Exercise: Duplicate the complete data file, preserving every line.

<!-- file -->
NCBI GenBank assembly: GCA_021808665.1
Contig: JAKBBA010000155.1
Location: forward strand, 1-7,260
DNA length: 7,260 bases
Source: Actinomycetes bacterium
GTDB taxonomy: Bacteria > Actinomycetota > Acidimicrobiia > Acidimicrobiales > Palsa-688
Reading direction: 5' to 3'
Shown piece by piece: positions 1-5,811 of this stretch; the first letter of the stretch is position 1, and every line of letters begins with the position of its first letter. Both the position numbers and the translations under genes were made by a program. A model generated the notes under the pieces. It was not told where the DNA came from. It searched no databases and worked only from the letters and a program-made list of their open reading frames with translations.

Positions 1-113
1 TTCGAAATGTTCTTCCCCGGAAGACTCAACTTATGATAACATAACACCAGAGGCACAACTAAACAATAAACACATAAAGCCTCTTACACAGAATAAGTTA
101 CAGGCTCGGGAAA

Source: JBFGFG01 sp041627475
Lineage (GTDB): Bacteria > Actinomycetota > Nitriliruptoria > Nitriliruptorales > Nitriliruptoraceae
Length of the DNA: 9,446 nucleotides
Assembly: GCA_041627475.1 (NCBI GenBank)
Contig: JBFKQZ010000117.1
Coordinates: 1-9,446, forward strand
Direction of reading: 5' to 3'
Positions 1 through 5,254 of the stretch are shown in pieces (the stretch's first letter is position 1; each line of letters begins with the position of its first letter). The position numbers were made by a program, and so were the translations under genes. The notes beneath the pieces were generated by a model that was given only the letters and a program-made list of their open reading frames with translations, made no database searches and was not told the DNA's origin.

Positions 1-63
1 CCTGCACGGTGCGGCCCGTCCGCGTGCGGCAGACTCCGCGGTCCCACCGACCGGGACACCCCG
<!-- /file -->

NCBI GenBank assembly: GCA_021808665.1
Contig: JAKBBA010000155.1
Location: forward strand, 1-7,260
DNA length: 7,260 bases
Source: Actinomycetes bacterium
GTDB taxonomy: Bacteria > Actinomycetota > Acidimicrobiia > Acidimicrobiales > Palsa-688
Reading direction: 5' to 3'
Shown piece by piece: positions 1-5,811 of this stretch; the first letter of the stretch is position 1, and every line of letters begins with the position of its first letter. Both the position numbers and the translations under genes were made by a program. A model generated the notes under the pieces. It was not told where the DNA came from. It searched no databases and worked only from the letters and a program-made list of their open reading frames with translations.

Positions 1-113
1 TTCGAAATGTTCTTCCCCGGAAGACTCAACTTATGATAACATAACACCAGAGGCACAACTAAACAATAAACACATAAAGCCTCTTACACAGAATAAGTTA
101 CAGGCTCGGGAAA

Source: JBFGFG01 sp041627475
Lineage (GTDB): Bacteria > Actinomycetota > Nitriliruptoria > Nitriliruptorales > Nitriliruptoraceae
Length of the DNA: 9,446 nucleotides
Assembly: GCA_041627475.1 (NCBI GenBank)
Contig: JBFKQZ010000117.1
Coordinates: 1-9,446, forward strand
Direction of reading: 5' to 3'
Positions 1 through 5,254 of the stretch are shown in pieces (the stretch's first letter is position 1; each line of letters begins with the position of its first letter). The position numbers were made by a program, and so were the translations under genes. The notes beneath the pieces were generated by a model that was given only the letters and a program-made list of their open reading frames with translations, made no database searches and was not told the DNA's origin.

Positions 1-63
1 CCTGCACGGTGCGGCCCGTCCGCGTGCGGCAGACTCCGCGGTCCCACCGACCGGGACACCCCG